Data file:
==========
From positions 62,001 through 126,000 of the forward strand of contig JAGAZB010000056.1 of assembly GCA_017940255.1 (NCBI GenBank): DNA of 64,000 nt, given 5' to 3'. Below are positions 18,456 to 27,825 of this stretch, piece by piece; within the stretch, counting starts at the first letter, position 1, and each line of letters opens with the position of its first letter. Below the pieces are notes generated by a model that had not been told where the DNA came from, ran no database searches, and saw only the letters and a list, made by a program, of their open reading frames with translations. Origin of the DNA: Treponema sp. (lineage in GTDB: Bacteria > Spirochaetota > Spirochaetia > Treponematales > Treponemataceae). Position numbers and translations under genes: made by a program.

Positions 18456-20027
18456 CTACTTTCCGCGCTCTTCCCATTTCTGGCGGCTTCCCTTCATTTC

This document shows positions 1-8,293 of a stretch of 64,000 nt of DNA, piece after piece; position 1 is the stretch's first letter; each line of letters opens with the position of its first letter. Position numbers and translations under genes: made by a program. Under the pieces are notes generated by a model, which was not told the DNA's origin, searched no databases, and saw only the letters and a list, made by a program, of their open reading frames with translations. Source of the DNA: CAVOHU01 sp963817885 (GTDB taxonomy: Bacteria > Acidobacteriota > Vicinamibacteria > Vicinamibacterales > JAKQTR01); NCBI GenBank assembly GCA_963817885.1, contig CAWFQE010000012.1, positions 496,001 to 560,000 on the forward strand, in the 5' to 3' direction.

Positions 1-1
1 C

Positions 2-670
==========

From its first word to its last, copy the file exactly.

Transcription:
From positions 62,001 through 126,000 of the forward strand of contig JAGAZB010000056.1 of assembly GCA_017940255.1 (NCBI GenBank): DNA of 64,000 nt, given 5' to 3'. Below are positions 18,456 to 27,825 of this stretch, piece by piece; within the stretch, counting starts at the first letter, position 1, and each line of letters opens with the position of its first letter. Below the pieces are notes generated by a model that had not been told where the DNA came from, ran no database searches, and saw only the letters and a list, made by a program, of their open reading frames with translations. Origin of the DNA: Treponema sp. (lineage in GTDB: Bacteria > Spirochaetota > Spirochaetia > Treponematales > Treponemataceae). Position numbers and translations under genes: made by a program.

Positions 18456-20027
18456 CTACTTTCCGCGCTCTTCCCATTTCTGGCGGCTTCCCTTCATTTC

This document shows positions 1-8,293 of a stretch of 64,000 nt of DNA, piece after piece; position 1 is the stretch's first letter; each line of letters opens with the position of its first letter. Position numbers and translations under genes: made by a program. Under the pieces are notes generated by a model, which was not told the DNA's origin, searched no databases, and saw only the letters and a list, made by a program, of their open reading frames with translations. Source of the DNA: CAVOHU01 sp963817885 (GTDB taxonomy: Bacteria > Acidobacteriota > Vicinamibacteria > Vicinamibacterales > JAKQTR01); NCBI GenBank assembly GCA_963817885.1, contig CAWFQE010000012.1, positions 496,001 to 560,000 on the forward strand, in the 5' to 3' direction.

Positions 1-1
1 C

Positions 2-670